Many young couples struggle to qualify for mortgages due to limited credit histories and very little cash to spare. If you fall into this group, you may be able to call on relatives for help if the lenders accept cosigners. A non-residing cosigner doesn't own or live in your house, but agrees to share the responsibility to repay the debt. The non-residing cosigner also has to follow the rules set by the lender.
Government Sponsored Enterprises
Government sponsored enterprises Fannie Mae and Freddie Mac keep the mortgage market moving in the United States by buying home loans from banks and lenders. These companies accept primary residence mortgages with cosigners as long as the loan amount does not exceed 95 percent of the property value. Your debt-to-income ratio as the borrower cannot exceed 50 percent. This means you can't get a loan if you spend over half your income on debt payments. According to Freddie Mac, the cosigner only has to make the loan payments if you default on the mortgage. In contrast, a co-borrower such as your significant other has a responsibility to pay on the debt during the entire loan term.
Federal Housing Administration
The Federal Housing Administration insures purchase mortgages where you make a down payment of 3 1/2 percent. The FHA covers some of the lender's lost revenue if you default on the loan. According to FHA rules, you can have a non-residing cosigner on your loan and the cosigner must sign all of the loan documents except the security instrument that ties the loan to the house. The lender must approve the loan on the basis of the creditworthiness of the borrowers and the cosigner. A non residing cosigner must have a primary residence in the United States, which rules out any uncles in Canada.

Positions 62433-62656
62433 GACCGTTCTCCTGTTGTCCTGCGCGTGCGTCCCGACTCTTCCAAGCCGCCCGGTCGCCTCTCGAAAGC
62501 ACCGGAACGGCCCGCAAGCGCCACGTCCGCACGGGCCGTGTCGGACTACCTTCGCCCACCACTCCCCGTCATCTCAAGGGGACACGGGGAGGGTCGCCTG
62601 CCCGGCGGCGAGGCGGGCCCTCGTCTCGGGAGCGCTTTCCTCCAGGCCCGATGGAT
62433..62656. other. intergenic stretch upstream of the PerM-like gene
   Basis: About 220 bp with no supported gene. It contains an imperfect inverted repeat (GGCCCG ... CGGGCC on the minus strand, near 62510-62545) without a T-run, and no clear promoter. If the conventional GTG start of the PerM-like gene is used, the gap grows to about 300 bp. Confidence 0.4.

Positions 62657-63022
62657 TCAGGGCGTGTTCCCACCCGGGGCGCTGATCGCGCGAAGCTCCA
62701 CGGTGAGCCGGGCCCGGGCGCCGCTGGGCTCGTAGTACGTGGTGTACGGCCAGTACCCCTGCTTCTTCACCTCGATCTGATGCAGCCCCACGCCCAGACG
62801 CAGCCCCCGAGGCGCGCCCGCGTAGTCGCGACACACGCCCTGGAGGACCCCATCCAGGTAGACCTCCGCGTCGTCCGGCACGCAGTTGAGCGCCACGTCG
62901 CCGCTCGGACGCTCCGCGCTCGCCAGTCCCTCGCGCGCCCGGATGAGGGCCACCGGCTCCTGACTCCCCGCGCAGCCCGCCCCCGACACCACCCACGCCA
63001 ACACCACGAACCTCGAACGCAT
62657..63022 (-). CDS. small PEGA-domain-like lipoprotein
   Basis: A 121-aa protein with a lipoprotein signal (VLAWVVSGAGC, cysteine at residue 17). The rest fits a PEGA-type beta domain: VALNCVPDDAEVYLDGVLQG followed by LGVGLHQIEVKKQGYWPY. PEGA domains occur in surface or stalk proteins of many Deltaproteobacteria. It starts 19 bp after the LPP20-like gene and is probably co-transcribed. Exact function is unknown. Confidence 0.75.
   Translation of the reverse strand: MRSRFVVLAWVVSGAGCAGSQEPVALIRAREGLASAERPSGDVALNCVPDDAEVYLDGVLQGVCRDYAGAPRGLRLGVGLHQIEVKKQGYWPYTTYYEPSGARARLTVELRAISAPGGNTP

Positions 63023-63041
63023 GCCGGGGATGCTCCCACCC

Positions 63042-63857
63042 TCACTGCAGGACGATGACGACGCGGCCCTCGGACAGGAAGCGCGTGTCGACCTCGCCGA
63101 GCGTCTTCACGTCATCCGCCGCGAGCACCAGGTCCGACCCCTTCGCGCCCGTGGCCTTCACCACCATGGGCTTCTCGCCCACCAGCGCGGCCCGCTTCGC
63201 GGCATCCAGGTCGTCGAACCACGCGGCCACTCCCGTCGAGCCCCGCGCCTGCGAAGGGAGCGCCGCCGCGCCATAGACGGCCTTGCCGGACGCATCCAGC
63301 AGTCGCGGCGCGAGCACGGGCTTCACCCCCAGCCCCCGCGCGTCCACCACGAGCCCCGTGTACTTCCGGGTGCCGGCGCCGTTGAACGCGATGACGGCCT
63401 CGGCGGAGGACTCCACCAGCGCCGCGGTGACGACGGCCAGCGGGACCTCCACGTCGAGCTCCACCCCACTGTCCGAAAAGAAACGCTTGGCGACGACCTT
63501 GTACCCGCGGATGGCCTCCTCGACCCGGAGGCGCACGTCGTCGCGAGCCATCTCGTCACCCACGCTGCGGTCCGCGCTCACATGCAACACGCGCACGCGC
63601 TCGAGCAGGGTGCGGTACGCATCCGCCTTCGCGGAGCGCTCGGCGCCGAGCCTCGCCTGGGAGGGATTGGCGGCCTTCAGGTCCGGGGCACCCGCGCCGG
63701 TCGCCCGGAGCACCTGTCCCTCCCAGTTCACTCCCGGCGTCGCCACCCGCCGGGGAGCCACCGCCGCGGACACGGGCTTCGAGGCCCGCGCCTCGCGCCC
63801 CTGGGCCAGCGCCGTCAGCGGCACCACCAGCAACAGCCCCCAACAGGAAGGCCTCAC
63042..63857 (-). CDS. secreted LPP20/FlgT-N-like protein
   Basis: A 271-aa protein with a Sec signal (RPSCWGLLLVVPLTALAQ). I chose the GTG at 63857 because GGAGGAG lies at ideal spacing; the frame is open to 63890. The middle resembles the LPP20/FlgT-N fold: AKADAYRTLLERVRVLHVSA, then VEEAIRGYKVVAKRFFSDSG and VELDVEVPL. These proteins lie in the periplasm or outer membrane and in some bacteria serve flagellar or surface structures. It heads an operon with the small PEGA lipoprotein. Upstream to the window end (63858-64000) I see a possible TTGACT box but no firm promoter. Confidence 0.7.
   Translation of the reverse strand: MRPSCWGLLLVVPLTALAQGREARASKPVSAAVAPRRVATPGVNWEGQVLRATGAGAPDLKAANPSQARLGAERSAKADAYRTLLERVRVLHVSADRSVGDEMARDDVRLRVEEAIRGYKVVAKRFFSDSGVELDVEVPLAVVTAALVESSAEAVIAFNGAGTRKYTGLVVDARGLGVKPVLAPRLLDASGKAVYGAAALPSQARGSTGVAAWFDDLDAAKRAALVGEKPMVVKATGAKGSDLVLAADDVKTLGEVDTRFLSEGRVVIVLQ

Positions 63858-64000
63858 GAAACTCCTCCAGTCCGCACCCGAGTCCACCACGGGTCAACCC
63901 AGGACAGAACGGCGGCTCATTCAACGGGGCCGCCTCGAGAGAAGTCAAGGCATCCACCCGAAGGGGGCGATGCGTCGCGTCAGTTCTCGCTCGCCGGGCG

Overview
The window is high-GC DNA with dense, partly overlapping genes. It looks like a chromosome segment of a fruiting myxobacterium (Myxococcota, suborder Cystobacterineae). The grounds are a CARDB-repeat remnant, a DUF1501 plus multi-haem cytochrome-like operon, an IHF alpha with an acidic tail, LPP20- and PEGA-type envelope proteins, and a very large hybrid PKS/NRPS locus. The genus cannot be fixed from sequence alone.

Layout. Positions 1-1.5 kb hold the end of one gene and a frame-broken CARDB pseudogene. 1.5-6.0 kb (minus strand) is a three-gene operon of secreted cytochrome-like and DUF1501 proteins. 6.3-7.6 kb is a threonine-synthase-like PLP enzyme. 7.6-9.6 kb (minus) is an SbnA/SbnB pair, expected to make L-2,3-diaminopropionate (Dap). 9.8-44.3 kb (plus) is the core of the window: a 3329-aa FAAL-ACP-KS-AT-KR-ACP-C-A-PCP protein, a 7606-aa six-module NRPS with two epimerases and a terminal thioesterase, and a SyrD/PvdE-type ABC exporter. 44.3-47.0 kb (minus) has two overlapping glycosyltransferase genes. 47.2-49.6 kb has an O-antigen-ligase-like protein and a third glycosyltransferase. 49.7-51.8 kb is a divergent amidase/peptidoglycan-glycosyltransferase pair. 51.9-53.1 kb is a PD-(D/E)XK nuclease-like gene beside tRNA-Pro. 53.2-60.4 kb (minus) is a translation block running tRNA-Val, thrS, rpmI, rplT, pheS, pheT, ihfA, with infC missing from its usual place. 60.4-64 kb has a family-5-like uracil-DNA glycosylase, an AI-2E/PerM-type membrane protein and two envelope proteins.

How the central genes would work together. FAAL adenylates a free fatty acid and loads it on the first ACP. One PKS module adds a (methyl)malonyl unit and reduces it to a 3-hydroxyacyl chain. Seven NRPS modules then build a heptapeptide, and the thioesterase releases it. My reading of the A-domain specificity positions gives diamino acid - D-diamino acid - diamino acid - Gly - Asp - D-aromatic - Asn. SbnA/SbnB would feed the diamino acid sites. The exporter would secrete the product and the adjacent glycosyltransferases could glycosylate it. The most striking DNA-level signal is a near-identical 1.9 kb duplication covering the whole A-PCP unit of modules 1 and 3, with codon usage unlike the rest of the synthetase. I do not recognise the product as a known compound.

Freddie Mac, Fannie Mae and the FHA are only involved in some mortgages. Lenders keep a certain number of "portfolio" loans on their books. Rules for cosigners on portfolio loans vary from lender to lender. Some institutions don't allow cosigners. Simply put, the cosigner has no ownership rights to your home. So if you don't repay the mortgage, the cosigner may think twice about using his or her own money to save your home. Obviously, defaulting on a loan would hurt the cosigner's credit score. Due to the risks involved, many lenders only allow residing co-borrowers or cosigners.
Lenders have to follow the underwriting guidelines on anything approved by the FHA, Freddie Mac and Fannie Mae. However, the guidelines are minimums rather than maximums. You may find lenders have such tight guidelines that you won't be able to get a non-residing cosigner even on a Freddie Mac or FHA loan. In reality, such restrictions help homeowners as well as borrowers. Lenders don't want you getting into a situation where you are relying on relatives to keep you financially afloat.
- The Role of Mortgage Lenders
- Can I Add a Non-Occupant Borrower to a Mortgage for a Cash-Out Refinance?
- Conforming vs. Non-Conforming Mortgages
- What If the Co-Signer on a Mortgage Has a Lot of Debt?
- What Are the Requirements for Loan Co-signers?
- Habitability Laws for Mortgage
- Difference Between an Alternate Modification & a Home Affordable Loan Modification
- What Is a FHA Loan Endorsement?